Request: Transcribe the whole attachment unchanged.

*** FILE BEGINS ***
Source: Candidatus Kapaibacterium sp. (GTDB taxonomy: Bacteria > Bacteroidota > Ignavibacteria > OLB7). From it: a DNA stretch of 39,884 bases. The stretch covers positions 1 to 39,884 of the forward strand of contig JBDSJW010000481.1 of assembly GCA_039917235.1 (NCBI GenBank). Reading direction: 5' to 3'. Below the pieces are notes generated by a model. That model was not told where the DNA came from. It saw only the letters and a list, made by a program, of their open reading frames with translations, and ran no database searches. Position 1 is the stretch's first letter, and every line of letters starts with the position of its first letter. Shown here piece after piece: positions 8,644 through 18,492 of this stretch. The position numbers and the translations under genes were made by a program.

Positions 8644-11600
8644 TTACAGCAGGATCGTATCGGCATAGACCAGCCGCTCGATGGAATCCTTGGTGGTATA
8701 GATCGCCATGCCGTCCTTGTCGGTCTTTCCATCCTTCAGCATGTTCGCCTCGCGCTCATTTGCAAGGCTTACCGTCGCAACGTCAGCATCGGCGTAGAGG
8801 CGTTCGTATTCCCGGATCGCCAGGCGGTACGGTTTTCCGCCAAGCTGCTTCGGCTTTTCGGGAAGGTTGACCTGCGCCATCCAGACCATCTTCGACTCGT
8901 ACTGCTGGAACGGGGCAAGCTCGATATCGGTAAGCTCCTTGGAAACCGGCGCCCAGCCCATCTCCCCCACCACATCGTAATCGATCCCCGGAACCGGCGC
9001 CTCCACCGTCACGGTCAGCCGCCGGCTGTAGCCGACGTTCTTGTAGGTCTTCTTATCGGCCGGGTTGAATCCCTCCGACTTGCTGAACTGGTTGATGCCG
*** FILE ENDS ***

Source: Candidatus Kapaibacterium sp. (GTDB taxonomy: Bacteria > Bacteroidota > Ignavibacteria > OLB7). From it: a DNA stretch of 39,884 bases. The stretch covers positions 1 to 39,884 of the forward strand of contig JBDSJW010000481.1 of assembly GCA_039917235.1 (NCBI GenBank). Reading direction: 5' to 3'. Below the pieces are notes generated by a model. That model was not told where the DNA came from. It saw only the letters and a list, made by a program, of their open reading frames with translations, and ran no database searches. Position 1 is the stretch's first letter, and every line of letters starts with the position of its first letter. Shown here piece after piece: positions 8,644 through 18,492 of this stretch. The position numbers and the translations under genes were made by a program.

Positions 8644-11600
8644 TTACAGCAGGATCGTATCGGCATAGACCAGCCGCTCGATGGAATCCTTGGTGGTATA
8701 GATCGCCATGCCGTCCTTGTCGGTCTTTCCATCCTTCAGCATGTTCGCCTCGCGCTCATTTGCAAGGCTTACCGTCGCAACGTCAGCATCGGCGTAGAGG
8801 CGTTCGTATTCCCGGATCGCCAGGCGGTACGGTTTTCCGCCAAGCTGCTTCGGCTTTTCGGGAAGGTTGACCTGCGCCATCCAGACCATCTTCGACTCGT
8901 ACTGCTGGAACGGGGCAAGCTCGATATCGGTAAGCTCCTTGGAAACCGGCGCCCAGCCCATCTCCCCCACCACATCGTAATCGATCCCCGGAACCGGCGC
9001 CTCCACCGTCACGGTCAGCCGCCGGCTGTAGCCGACGTTCTTGTAGGTCTTCTTATCGGCCGGGTTGAATCCCTCCGACTTGCTGAACTGGTTGATGCCG